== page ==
November 22, 1998 |
Getty Conservation Institute Director Miguel Angel Corzo predicted, in a recent interview, that by the end of the year funding will finally be in place for a long-delayed venture: The $3.5-million conservation of "America Tropical," the controversial Olvera Street mural that was created in 1932 by celebrated Mexican artist David Alfaro Siqueiros.
May 2, 2001
Highlights from a May 31 New York auction of Latin American art will be on public view today and Thursday, 10 a.m. to 5 p.m., at Sotheby's galleries, 9665 Wilshire Blvd., Beverly Hills. Among the attractions are paintings by Frida Kahlo, Rufino Tamayo, Roberto Matta and David Alfaro Siqueiros. Information: (310) 274-0340.
CALIFORNIA | LOCAL
August 2, 1995
The City Council approved using $40,000 of Cultural Affairs Department money to partly fund construction of a platform viewing area and canopy for David Alfaro Siqueiros' "America Tropical" mural at Olvera Street in Downtown. The 18-foot-by-80-foot mural depicts a Native American on a crucifix with an American eagle above him and two revolutionaries, one pointing a rifle at the eagle. The mural outraged city officials when it was unveiled in 1932, and was covered over.
CALIFORNIA | LOCAL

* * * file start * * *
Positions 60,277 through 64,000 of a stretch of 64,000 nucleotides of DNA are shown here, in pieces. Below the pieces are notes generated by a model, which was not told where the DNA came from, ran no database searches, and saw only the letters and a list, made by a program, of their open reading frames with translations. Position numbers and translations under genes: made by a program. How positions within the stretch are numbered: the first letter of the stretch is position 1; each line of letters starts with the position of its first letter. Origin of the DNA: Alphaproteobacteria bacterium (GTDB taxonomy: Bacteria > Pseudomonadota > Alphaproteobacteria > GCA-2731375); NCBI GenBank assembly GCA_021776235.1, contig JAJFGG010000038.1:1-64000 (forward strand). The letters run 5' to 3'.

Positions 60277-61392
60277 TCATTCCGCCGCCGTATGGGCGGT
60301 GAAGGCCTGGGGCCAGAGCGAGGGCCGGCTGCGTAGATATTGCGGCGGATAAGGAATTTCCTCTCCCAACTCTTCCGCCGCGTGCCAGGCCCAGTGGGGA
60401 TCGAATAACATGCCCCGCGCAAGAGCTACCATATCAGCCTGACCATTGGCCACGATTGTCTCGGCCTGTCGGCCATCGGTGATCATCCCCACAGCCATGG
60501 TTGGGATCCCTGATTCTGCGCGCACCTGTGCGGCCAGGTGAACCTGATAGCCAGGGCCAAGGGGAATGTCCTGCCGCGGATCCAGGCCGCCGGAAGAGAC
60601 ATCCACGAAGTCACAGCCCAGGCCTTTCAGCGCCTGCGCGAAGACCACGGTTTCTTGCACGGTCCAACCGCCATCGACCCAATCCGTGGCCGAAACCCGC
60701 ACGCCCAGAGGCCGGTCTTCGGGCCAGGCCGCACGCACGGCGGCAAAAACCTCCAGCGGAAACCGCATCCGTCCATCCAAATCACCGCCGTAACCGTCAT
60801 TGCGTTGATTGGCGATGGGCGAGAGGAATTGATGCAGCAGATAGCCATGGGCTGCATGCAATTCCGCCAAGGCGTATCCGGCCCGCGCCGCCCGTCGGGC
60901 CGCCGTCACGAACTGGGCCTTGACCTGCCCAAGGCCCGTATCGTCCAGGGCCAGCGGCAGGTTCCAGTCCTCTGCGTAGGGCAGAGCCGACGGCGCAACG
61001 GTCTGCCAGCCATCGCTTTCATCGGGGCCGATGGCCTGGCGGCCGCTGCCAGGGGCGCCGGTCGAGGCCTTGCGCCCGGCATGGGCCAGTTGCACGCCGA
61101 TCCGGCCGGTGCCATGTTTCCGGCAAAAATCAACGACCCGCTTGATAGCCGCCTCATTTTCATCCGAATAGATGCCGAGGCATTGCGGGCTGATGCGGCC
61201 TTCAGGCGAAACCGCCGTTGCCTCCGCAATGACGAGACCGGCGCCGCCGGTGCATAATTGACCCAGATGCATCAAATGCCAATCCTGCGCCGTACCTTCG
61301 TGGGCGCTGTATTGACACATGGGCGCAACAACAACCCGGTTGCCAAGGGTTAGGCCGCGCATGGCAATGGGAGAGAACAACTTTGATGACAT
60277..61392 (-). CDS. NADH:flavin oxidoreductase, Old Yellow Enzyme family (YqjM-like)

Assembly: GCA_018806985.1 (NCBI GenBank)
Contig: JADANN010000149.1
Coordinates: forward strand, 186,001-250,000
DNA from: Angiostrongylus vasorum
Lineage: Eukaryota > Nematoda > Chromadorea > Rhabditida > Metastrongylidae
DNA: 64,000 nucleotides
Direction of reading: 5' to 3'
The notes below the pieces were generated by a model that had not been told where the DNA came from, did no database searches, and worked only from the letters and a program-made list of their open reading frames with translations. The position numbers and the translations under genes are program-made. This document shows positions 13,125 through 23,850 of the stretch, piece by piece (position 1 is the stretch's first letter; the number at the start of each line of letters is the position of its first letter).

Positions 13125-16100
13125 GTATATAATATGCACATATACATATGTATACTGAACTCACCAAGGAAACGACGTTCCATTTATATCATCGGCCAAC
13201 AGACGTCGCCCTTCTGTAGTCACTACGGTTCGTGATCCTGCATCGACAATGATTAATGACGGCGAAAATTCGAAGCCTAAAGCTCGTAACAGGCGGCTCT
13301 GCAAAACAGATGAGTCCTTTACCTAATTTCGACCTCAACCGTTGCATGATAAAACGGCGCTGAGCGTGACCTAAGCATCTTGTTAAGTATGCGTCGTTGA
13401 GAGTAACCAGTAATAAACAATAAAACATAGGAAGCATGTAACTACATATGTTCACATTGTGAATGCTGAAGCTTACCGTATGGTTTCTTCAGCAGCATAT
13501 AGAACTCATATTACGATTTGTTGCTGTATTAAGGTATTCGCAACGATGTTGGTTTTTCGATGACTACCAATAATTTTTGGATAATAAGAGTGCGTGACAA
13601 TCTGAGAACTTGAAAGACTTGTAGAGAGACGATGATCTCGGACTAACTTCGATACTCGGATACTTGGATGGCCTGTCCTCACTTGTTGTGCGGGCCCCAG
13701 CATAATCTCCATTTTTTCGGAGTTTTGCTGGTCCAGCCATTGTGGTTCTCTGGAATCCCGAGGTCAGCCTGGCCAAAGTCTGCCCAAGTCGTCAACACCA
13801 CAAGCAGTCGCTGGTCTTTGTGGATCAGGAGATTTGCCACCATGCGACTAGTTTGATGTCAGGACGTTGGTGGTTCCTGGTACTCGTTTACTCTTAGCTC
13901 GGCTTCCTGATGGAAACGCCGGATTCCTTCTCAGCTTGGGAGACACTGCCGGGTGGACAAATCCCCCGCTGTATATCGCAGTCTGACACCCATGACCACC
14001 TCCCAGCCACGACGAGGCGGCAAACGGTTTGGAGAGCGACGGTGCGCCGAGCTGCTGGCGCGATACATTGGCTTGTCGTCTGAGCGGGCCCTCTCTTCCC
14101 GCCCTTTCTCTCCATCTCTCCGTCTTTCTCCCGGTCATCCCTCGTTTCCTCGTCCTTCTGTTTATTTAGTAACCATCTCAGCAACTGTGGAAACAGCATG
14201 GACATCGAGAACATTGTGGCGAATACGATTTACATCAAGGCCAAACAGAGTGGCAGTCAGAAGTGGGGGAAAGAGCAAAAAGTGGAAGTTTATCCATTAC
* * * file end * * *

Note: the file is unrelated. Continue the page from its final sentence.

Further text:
March 18, 1994
Laurels are in order for "A Vital and Important Symbol for the City" (Feb. 28). The editorial clearly and accurately underscored the need for leadership at El Pueblo Historic Park, urging Mayor Richard Riordan to make long overdue appointments to the oversight commission. The emphasis upon the selection of appointees "who will make historic preservation their top priority" was of essential importance. Having worked as a consultant to El Pueblo and having served as founding president of its support group, I am keenly aware of the cross purposes of competing interests which have contributed to an impasse in such restoration efforts as the Getty Conservation Institute's critical work on the David Siqueiros mural.
December 8, 1999 |
Maria Esther Zuno, former first lady of Mexico known for championing women's rights and social causes, died Saturday in Mexico City of complications of diabetes. She was 74. For 54 years, Zuno was the wife of Luis Echeverria, who was president of Mexico from 1970 to 1976. The couple met at the home of Mexican muralist Diego Rivera, and Zuno also befriended artists David Alfaro Siqueiros, Jose Clemente Orozco and Isidro Fabela.